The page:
You may also consider reinvesting any dividends or earned interest into a tax-deferred investment to keep your income as low as possible. For example, your earned interest on a Certificate of Deposit must be reported as income, but if you invest in an annuity that’s set up to reinvest your interest, that interest is tax deferred.

What’s the difference between private disability insurance and SSDI?

Private disability often has a wider definition of what it means to be disabled and pays a benefit based on a percentage of your current paycheck. You can draw both your private disability and SSDI, but often your insurance company reduces the amount it pays you by the amount of your SSDI benefit. Some long-term disability insurers may require you to apply for SSDI after a certain amount of time.

Whether your private disability income is taxable depends on whether you pay the premiums with pre-tax or post-tax dollars. That income does add to your total income to determine whether your SSDI is taxable.

Compare disability insurance alternatives to SSDI

Data indicated here is updated regularly
Name Product Coverage Amount Benefit period Waiting period Own Occupation Medical exam required
Prudential disability insurance
Short-term: $100–$3,000
Long-term: $300–$6,000
Short-term: 3, 6 or 12 months
Long-term: Up to ages 65, 67, or 70, or 2 or 5 years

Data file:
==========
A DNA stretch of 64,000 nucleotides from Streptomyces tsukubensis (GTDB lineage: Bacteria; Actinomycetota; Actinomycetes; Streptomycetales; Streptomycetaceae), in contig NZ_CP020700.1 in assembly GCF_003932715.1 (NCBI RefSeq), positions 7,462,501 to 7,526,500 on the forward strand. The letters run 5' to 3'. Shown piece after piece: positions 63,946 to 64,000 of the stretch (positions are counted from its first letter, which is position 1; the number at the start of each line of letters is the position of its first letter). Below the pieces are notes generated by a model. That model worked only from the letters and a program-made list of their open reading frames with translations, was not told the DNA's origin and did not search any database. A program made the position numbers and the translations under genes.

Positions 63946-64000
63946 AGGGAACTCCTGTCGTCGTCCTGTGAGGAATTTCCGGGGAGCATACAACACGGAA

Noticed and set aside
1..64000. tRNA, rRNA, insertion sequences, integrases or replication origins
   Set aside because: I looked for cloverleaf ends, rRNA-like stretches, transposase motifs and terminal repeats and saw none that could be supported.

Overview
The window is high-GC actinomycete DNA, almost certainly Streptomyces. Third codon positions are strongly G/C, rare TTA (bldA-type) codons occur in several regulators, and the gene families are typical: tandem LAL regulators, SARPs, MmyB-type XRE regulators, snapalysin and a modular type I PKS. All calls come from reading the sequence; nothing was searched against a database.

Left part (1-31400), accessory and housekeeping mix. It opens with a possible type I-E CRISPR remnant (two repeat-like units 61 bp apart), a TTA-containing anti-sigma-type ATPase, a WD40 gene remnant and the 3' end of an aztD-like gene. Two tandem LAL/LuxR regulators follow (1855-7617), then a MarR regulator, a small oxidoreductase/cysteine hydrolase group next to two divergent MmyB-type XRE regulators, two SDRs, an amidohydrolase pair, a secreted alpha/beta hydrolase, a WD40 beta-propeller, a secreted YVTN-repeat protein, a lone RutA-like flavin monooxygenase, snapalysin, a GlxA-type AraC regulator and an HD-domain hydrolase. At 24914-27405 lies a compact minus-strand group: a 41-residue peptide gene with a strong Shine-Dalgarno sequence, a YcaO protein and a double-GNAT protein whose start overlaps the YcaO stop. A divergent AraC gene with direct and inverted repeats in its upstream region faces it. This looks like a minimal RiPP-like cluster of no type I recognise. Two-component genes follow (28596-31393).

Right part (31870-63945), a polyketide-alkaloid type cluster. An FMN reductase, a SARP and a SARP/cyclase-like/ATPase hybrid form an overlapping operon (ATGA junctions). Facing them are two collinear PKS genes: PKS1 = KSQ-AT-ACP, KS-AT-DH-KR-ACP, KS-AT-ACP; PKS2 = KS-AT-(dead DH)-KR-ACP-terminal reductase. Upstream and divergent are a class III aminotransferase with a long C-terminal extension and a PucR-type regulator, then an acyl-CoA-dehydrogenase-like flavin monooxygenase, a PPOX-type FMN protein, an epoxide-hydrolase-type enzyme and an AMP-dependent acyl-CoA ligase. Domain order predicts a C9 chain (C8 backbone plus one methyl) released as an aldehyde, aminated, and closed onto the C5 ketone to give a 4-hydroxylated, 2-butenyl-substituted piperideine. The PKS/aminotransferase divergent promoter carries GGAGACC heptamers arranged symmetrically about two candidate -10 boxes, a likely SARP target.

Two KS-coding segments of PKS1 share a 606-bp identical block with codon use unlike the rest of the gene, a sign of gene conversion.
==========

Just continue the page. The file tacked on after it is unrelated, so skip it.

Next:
Short-term: 30, 60 or 90 days
Long-term: 90, 180 or 365 days
MassMutual disability insurance
Not listed
2, 5 or 10 years or up to age 65, 67 or 70
60, 90, 180, 365 or 730 days
Guardian disability insurance
$500 to $20,000
2, 5 and 10 years to age 65, 67 and 70
30, 60, 90, 180, 365 or 720 days
Principal disability insurance
$400 to $20,000
Up to ages 65, 67, or 70, or 2 or 5 years
30, 60, 90, 180 or 365 days
No info available
Mutual of Omaha disability insurance
Simplified issue: $300–$4,000
Short-term: $300–$5,000
Long-term: $300– $20,000
Simplified issue: 12, 24 or 36 months
Short-term: 3, 6, 12 or 24 months
Long-term: 2, 5, or 10 years, or to age 65 or 67
Simplified issue: 30 days (injury) or 90 days (sickness)
Short-term: 0 (accident), 7, 14, 30, 60 or 90 days
Long-term: 60, 90, 180 or 365 days
No info available

Compare up to 4 providers

Bottom line

If your SSDI benefits are your only source of income, they are most likely not taxable. But you can request a withholding from the IRS to make sure you don’t owe when you file your taxes the following year. And if you’re not yet disabled and worried that SSDI wouldn’t cover all your bills, consider shopping around for a disability insurance policy that might put you in a better position in the long run.

Frequently asked questions about SSDI